I was always a weird child. We took advantage of the hot lunches at school, and when spinach or broccoli showed up on the menu, I just really enjoyed them, much to the disgust of my fellow fourth graders.
I think maybe this was because since we lived in the mountains in Colorado and it was a long way to Safeway, my mother shopped for groceries only once every two weeks. She was committed to providing us with a balanced diet, and so there were always vegetables on the table, and they were always out of the frozen food section. They also were always the least expensive varieties, so we had corn, green beans, carrots, peas, peas and carrots and mixed vegetables served on a regular basis. Spinach and broccoli were occasional treats.
Anyway, for whatever reason, I have always loved my vegetables, and broccoli is one of my favorites. It wasn’t until I started growing my own that broccoli achieved the status of a love affair. The difference between broccoli that you grew yourself and picked a few minutes before it was steamed and the broccoli that has travelled all the way across the country to a warehouse, sat around there and then travelled some more to live in the cooler of a supermarket for several days before you actually purchase it is indescribable.
I’m sure if I had know the sweetness and tenderness of fresh broccoli earlier in my life, I would have committed more garden space to it sooner.
Nutritionally speaking, broccoli is one of the dieter’s friends. It is packed with all sorts of nutrients including vitamin A, calcium, magnesium, phosphorus, lots of potassium and even sports a complete array of amino acids, which makes it a decent protein source. Of course, there are also cancer fighting antioxidants and fiber to keep your colon happy. All of this benefit with relatively few calories: 24 calories per one cup serving.
When you start growing broccoli, you discover that you are not the only being in the world who thinks it is tasty and nutritious. Believe me, I have watched my broccoli being consumed by cabbage looper caterpillars, and corn ear worms are not averse to feasting on broccoli either.
As an organic gardener, I will not douse my vegetables with poisons. Over the years I have tried diatomaceous earth with limited success. Bt is something that works, but you have to keep applying it. Over the years, what I have found that works perfectly is the floating row cover.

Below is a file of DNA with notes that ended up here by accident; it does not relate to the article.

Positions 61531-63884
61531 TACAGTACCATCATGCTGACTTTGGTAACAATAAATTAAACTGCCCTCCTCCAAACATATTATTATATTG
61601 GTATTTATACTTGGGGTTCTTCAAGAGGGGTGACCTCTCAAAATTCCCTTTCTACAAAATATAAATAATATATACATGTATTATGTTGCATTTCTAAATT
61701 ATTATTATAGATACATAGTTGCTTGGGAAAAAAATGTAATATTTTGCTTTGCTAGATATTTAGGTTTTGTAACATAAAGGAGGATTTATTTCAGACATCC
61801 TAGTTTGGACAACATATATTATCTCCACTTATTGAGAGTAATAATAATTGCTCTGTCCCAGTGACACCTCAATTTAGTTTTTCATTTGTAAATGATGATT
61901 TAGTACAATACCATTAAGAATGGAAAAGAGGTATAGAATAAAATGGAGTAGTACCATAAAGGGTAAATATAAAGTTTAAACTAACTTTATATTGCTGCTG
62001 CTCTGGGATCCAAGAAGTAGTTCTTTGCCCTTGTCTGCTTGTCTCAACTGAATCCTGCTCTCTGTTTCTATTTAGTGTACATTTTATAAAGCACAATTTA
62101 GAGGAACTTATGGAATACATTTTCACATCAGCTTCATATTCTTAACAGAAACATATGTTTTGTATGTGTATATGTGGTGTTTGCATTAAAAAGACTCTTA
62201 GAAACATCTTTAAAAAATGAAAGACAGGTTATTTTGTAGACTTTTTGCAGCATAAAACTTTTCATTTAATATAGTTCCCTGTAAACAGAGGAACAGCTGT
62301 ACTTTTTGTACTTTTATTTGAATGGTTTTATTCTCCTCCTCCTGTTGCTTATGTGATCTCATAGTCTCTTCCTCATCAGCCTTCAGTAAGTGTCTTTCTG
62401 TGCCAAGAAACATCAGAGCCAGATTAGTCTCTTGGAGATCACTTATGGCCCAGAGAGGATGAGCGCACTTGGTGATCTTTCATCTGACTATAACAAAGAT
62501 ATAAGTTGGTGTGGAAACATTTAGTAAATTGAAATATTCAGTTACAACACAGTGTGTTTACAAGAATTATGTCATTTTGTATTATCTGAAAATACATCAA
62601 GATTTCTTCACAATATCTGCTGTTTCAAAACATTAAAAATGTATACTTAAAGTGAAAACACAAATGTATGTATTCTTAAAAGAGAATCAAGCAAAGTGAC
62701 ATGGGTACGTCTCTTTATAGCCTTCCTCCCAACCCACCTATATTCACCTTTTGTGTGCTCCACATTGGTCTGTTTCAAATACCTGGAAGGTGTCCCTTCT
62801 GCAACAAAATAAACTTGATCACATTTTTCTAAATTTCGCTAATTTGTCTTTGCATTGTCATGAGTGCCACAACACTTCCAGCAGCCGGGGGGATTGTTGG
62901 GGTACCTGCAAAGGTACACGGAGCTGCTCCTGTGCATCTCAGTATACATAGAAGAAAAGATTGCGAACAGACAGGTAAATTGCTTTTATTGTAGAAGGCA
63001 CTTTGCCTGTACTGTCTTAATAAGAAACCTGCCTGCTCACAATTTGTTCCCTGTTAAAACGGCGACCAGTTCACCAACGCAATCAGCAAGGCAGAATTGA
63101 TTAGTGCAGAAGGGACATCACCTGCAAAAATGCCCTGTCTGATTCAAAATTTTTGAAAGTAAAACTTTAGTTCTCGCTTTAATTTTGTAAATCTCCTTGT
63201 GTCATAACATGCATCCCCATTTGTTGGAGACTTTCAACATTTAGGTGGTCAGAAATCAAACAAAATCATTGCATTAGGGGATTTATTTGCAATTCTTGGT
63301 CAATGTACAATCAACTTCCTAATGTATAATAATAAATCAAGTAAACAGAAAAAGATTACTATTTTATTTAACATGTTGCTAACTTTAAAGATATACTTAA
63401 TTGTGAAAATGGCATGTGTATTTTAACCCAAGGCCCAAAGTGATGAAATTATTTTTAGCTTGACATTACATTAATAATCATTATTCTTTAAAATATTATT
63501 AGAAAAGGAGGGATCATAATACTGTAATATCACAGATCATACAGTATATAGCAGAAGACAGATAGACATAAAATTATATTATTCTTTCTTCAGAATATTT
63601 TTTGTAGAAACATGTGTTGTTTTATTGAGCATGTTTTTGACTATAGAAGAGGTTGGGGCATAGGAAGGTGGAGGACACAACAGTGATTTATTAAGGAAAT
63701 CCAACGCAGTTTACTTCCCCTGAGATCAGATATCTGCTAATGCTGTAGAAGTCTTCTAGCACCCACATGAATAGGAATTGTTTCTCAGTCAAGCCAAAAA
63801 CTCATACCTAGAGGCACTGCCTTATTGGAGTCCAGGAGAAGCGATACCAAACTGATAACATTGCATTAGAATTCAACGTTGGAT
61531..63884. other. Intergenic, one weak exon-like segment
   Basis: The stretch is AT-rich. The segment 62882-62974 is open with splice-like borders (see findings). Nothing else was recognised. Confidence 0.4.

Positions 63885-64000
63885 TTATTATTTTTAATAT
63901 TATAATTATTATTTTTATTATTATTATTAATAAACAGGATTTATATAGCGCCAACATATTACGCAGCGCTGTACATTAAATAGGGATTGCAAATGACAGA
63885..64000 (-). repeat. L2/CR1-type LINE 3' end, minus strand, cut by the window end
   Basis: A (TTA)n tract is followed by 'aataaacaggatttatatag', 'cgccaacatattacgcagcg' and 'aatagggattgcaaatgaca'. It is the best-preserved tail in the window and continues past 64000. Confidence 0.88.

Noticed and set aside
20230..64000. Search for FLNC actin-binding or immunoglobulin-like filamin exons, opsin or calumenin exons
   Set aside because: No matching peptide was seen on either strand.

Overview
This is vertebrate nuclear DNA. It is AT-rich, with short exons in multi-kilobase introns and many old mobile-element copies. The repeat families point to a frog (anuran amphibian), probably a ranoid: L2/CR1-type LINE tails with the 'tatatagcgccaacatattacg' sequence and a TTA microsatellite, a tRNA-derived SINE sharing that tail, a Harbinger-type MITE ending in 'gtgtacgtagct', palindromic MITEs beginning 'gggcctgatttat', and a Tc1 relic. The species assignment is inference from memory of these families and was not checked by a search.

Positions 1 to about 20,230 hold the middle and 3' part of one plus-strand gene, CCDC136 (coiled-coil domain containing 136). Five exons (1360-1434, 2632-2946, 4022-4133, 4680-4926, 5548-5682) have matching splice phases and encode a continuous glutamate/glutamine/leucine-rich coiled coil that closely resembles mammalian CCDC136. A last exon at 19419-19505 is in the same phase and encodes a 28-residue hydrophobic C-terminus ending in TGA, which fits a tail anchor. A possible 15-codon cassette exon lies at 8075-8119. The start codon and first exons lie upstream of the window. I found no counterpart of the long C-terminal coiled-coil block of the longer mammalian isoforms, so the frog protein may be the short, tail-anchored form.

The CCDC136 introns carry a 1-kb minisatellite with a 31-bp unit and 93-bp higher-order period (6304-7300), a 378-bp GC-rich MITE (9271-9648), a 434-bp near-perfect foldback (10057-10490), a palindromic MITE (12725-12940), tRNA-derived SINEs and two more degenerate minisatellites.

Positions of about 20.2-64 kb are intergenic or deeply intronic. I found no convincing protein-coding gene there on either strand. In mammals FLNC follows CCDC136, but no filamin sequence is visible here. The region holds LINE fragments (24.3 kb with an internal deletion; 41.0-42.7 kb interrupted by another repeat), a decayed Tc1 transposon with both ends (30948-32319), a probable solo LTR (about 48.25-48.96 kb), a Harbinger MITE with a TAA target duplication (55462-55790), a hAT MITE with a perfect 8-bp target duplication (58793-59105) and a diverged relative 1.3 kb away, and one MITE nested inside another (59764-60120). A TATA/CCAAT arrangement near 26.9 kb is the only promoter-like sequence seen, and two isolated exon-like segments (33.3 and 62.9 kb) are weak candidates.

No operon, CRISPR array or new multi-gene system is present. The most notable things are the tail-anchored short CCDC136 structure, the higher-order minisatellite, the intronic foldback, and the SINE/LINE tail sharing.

Here is a shot of floating row cover in action.
It acts as a physical barrier to the bugs. Since they can’t get through it to lay their eggs, there are no caterpillars munching the broccoli. I also use it to protect my eggplants from flea beetles. I cover my sprouting beans and peas to keep the blue jays from eating the sprouts. This year I am using it as a light shade to keep the tomatoes from burning up.
As you can see, I have it deployed over hoops. The hoops are not really necessary, the fabric is so light it will rest gently on the plants and not bother them. But I like the way the hoops look and also with the row cover stretched over the hoops I have discovered I can water right through it.
Here is my broccoli patch, approximately five days ago. I have the row cover pulled back for picking and weeding.
Despite the hot weather, my broccoli is doing just fine. I plant a variety called Calabrese sprouting, and once you have picked the main heads the plants continue making side shoots in great profusion.
This is the picking I made that day. It is the third picking of side shoots I have made. Some of these are over three inches in diameter; not bad for a side shoot.
I made a delicious salad out of this. First you lightly steam the broccoli. Then you lightly toss it in olive oil and roast it at 450 until it browns. Then you toss it in a mixture of 1/4 c soy sauce, 1/4 c rice vinegar, 2 T sesame oil (I used roasted sesame oil), a little salt and pepper, and 4 T toasted sesame seeds. At least that is what the recipe I found on the Food Source site told me. I thought that sounded a little bland, so I added about 1T honey, and chopped 1 T ginger and 1T garlic and added that to the dressing.